Two panel Photo: Left Photo - a person in a wheelchair disembarks from a bus with a bus worker next to them. Right Photo - a busy street with a car and cyclist stopped at a crosswalk, while pedestrians cross

The TRC engages in research that examines how the benefits, costs and burdens associated with transportation are distributed across communities and aims to identify strategies that can increase equity. 

CCRPC Bicycle Count Program Evaluation and Data Analysis

People ride bicycle on a busy street with a green traffic light. A sign read "Bike Lane Ahead"

Project Team: Gregory Rowangould, Rose O’Brien, and Eliana Fox

Project Sponsor: Chittenden County Regional Planning Commission

This project will: 1) determine the progress that has been made on the CCRPC’s Active Transportation Plan since its adoption in 2017 and update the priority recommendation; and 2) develop a comprehensive bicycle count program for the CCRPC by reviewing and identifying gaps in existing data and reviewing best practices in bicycle data collection.

Covid-19 pandemic impacts on essential transit riders: Findings from a U.S. Survey

 a person wearing a mask looks out the window while sitting inside a public bus

Principal Investigator: Dana Rowangould

The Covid-19 pandemic decimated public transit service across the United States and caused significant decreases in ridership. Using a national survey of U.S. transit riders, this study examines changes in transit use since the pandemic began, the reasons for transit reductions, and the effects of reduced transit use and transit service on transit riders’ ability to meet their travel needs. We find that the Covid-19 pandemic has exacerbated existing transportation burdens for those who lack other options, highlighting the need to focus transit system investments on operations and lifeline service as we recover from the pandemic.

Evaluating Equity and Effectiveness in Vermont's Electric Vehicle Purchase Incentive Programs

electric vehicles parked in front of the capitol building in Montpelier, Vermont

Principal Investigators: Parker King & Gregory Rowangould

Project Sponsor: University of Vermont

The project aims to inform the design of EV incentive programs, particularly in smaller and rural communities that have not been the focus of prior investigation and where the market penetration of EVs has been lower. The project will also contribute to a greater understanding of how incentive programs can be designed to improve program effectiveness and equity for lower income and rural households.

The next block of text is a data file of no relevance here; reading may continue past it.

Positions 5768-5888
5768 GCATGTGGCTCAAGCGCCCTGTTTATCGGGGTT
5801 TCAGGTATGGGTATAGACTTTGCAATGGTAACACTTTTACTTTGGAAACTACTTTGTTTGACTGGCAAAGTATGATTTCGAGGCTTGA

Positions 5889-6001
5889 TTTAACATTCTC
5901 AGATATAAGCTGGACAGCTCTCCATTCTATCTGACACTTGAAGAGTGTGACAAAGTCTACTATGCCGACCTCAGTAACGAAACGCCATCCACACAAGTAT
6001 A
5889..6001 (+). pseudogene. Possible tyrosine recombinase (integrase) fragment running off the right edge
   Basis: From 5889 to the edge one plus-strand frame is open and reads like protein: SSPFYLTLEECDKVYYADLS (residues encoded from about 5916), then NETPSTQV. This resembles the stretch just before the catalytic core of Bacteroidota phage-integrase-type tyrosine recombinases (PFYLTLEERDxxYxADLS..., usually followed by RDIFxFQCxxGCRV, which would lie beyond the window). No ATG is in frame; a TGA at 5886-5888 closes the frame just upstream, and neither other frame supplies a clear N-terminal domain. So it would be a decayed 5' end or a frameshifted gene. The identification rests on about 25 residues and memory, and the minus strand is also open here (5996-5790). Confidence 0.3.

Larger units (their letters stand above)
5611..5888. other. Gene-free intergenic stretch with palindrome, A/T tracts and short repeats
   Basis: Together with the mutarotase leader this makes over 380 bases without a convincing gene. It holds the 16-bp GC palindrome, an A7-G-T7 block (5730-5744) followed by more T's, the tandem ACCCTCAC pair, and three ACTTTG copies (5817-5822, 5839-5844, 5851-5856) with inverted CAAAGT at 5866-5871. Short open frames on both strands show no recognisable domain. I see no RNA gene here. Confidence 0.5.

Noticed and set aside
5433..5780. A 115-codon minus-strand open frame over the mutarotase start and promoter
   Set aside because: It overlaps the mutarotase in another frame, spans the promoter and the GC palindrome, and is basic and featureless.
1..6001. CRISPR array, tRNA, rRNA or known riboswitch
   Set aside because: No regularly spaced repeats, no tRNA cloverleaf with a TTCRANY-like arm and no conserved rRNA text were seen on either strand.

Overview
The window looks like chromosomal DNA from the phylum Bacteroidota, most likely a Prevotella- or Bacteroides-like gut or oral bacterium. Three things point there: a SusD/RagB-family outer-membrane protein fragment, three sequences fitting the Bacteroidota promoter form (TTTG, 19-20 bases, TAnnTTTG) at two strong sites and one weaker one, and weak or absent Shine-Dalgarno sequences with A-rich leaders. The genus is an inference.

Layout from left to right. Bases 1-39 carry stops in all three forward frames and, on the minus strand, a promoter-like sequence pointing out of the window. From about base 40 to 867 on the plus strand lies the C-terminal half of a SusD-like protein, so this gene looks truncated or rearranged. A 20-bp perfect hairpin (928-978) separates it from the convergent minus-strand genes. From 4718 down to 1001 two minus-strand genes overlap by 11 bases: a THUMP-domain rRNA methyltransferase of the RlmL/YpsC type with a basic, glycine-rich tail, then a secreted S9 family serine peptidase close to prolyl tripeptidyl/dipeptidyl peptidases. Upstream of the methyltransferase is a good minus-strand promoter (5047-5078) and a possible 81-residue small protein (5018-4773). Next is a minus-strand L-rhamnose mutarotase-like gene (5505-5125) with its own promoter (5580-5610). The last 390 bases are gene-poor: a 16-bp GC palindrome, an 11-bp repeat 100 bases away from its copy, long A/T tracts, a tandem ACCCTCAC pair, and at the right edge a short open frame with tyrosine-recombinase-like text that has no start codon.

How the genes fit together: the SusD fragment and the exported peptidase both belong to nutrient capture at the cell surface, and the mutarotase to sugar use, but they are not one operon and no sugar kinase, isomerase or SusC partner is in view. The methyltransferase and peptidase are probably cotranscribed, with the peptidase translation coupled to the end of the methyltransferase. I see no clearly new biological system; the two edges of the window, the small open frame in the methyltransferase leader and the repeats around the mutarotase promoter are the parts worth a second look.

Evaluating Heterogeneity in Household Travel Response to Carbon Pricing: A Study Focusing on Small and Rural Communities

a tree-lined dirt road with mountains in the background

Principal Investigator: Gregory Rowangould

Project Sponsor: National Center for Sustainable Transportation

The aim of this research project is to collect new information about household travel behavior, how households may respond to increased transportation fuel costs, and information about real and perceived barriers to avoiding higher transportation fuel costs in diverse rural communities.


Evaluating the Timeline of Particulate Matter Exposure from Urban Transportation and Land-Use Greenhouse Gas Mitigation Strategies Using a Novel Modeling Framework

Exhaust fumes from a vehicle's tailpipe

Principal Investigator: Gregory Rowangould

Project Sponsor: EPA

The aim of the proposed research is creating a clearer picture of how changes in land-use patterns and transportation systems affect population exposure to particulate matter (PM) pollution from vehicle traffic. The research also aims to understand how the timing of land-use and transportation system changes, particularly those strategies intended to mitigate climate change, affect greenhouse gas (GHG) emissions and cumulative exposure to PM emissions. Finally the research will consider how well changes in PM emission inventories, which are widely used to assess improvements in air quality, correspond to changes in PM exposure. 


Evaluation of Travel Constraints and Travel Burdens in the U.S. and in Rural Zero-Car Households

a foggy rural highway

Principal Investigator: Dana Rowangould

Project Sponsor: National Center for Sustainable Transportation

Transportation systems provide the means for people to reach desired destinations. The ability to travel varies widely, with many travelers facing constraints that cause travel burdens and reduce quality of life. These burdens can be greater in rural areas where many travelers face fewer transportation options and longer distances to destinations.